“Hi Brad, When it comes to how much protein I should eat for muscle building I was wondering if you could tell me what the difference is between ‘whole body protein synthesis’ & ‘mean muscle protein synthesis’?
For instance, I am really interested in the benefits of drinking a protein shake during my workouts since the guy who I buy my protein from said this would help me build muscle.
However, I’m a little worried since I just read this following quote:
“During subsequent overnight recovery, whole-body protein synthesis was 19% greater in the protein group compared to the placebo group (P < 0.05).
However, mean muscle protein synthesis rates during 9 h of overnight recovery did not differ between groups and were 0.056 ± 0.004%/h in the protein group and 0.057 ± 0.004%/h in the placebo group (P = 0.89).
We conclude that, even in a fed state, protein and carbohydrate supplementation stimulates muscle protein synthesis during exercise.
Ingestion of protein with carbohydrate during and immediately after exercise improves whole-body protein synthesis but does not further augment muscle protein synthesis rates during 9 h of subsequent overnight recovery.”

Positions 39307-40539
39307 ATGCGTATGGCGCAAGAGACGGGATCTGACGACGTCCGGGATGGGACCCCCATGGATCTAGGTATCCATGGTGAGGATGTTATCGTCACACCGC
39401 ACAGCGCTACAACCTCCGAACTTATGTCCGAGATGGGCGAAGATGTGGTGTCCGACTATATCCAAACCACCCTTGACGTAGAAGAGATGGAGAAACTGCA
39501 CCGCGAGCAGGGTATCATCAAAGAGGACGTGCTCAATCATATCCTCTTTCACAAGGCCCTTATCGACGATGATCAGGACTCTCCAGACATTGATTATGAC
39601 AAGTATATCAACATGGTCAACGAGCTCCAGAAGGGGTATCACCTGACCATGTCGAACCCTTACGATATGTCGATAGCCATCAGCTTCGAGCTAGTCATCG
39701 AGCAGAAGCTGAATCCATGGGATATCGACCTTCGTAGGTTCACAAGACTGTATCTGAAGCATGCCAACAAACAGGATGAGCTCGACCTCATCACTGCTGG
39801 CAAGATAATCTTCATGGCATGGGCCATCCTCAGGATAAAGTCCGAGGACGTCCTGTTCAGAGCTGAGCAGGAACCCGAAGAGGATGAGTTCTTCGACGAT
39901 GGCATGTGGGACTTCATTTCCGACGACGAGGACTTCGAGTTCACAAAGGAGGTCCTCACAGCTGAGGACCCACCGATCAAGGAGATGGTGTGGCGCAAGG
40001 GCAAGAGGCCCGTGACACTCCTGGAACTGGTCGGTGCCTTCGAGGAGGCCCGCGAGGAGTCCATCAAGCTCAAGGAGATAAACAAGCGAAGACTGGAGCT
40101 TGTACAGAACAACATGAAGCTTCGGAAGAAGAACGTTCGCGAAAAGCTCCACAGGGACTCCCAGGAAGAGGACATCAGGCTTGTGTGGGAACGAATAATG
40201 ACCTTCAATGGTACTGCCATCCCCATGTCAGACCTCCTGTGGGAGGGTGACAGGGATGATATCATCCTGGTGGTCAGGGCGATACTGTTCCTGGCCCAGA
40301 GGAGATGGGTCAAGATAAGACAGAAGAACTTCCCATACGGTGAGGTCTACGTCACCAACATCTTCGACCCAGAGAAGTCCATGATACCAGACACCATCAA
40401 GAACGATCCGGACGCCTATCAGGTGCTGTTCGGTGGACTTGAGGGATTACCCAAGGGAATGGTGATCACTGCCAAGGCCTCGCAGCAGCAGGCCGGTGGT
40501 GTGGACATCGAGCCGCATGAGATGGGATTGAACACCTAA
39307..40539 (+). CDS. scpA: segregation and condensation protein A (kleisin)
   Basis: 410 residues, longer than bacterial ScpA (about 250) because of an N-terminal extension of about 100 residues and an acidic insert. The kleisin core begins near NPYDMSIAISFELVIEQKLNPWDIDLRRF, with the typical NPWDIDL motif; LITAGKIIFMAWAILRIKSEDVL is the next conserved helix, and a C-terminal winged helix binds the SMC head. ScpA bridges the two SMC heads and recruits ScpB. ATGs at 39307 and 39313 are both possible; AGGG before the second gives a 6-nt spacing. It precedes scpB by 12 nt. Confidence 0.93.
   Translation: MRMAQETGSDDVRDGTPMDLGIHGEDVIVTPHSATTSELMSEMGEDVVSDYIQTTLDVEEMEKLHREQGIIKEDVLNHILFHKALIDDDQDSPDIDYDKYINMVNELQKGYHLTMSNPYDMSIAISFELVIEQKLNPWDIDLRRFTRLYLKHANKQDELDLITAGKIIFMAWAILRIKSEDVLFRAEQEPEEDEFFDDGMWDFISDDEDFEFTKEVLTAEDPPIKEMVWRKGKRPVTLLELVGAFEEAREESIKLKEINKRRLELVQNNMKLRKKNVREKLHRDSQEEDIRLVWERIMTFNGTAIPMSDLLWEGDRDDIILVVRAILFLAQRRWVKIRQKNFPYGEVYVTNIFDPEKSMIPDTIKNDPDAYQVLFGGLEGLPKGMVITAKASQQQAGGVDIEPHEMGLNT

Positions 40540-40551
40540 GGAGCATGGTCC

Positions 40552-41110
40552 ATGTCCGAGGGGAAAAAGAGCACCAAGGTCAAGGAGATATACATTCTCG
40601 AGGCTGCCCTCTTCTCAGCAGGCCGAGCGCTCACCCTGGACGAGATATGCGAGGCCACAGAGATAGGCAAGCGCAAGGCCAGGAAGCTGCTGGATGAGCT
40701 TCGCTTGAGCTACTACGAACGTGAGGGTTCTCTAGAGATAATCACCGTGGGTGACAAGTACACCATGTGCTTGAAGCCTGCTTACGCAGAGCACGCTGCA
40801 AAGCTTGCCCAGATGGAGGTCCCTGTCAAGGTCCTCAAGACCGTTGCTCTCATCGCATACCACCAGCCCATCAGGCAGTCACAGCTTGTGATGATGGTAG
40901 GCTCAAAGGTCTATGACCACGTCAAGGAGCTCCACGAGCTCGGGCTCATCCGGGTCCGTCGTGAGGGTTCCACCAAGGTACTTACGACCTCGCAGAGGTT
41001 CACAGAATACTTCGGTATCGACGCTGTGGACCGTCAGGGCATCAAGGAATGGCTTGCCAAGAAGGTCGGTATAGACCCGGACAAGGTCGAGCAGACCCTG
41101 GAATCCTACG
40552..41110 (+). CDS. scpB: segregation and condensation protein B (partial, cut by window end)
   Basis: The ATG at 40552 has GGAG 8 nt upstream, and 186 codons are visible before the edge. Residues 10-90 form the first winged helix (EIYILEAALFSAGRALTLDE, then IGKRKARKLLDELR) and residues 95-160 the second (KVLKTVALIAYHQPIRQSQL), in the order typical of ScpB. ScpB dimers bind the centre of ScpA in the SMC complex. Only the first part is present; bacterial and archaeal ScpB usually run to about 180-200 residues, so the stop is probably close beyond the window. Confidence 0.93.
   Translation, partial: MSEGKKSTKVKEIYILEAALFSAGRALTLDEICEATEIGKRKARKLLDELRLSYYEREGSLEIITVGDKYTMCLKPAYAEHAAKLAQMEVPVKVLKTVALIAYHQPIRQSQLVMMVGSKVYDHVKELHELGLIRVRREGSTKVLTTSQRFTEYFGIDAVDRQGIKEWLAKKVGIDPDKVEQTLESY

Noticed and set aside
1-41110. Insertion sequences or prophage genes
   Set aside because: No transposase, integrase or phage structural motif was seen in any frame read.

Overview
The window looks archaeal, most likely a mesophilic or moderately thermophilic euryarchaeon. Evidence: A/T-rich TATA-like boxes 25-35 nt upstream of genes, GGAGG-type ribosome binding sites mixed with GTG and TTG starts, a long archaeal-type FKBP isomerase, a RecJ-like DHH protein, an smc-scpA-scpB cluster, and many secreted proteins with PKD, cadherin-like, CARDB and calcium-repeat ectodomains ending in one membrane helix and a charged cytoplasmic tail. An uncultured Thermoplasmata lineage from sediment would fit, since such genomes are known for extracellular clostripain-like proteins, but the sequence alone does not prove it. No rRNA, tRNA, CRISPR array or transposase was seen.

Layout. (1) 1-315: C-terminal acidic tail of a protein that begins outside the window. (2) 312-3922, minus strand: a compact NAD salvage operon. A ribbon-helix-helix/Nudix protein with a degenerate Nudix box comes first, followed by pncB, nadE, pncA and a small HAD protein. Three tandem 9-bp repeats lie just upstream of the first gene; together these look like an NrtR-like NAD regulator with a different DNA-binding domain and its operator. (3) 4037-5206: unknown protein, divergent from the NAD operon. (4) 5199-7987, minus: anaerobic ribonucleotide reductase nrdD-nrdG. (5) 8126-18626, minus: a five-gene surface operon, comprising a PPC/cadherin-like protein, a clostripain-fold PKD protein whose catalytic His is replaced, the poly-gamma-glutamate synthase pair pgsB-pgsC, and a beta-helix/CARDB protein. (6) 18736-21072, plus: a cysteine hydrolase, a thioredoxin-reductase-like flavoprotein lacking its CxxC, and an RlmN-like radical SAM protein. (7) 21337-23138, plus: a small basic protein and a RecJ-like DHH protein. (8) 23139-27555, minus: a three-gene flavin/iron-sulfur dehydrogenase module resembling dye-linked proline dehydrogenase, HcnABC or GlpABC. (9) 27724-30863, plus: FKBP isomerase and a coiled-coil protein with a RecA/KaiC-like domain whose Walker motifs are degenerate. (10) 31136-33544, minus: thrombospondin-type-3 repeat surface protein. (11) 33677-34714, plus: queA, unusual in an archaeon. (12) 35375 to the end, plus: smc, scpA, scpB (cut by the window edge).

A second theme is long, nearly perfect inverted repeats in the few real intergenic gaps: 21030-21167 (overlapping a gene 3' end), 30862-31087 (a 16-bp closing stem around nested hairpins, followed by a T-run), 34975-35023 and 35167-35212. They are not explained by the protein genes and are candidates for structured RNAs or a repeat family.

Does this mean that the extra protein DIDN’T help these people build ANY extra muscle?”
You need to remember that you are looking at two different measurements of protein synthesis.
“Whole body protein synthesis” measures the protein synthesis taking place in your entire body – including your liver, heart, lungs, brain, digestive system and muscles. The measurement won’t tell you where the process is happening, just that it’s happening.
“Muscle protein synthesis” specifically measures the amount of synthesis taking place in your skeletal muscle.
According to the quote you shared, the post workout protein shake increased whole-body protein synthesis, but didn’t increase muscle protein synthesis. The extra protein increased synthesis elsewhere in the body, but didn’t have a measurable effect on muscles.
If you’re trying to build muscle by taking protein before, during and after your workouts, the research you quote seems to indicate that doing so won’t help you accomplish that.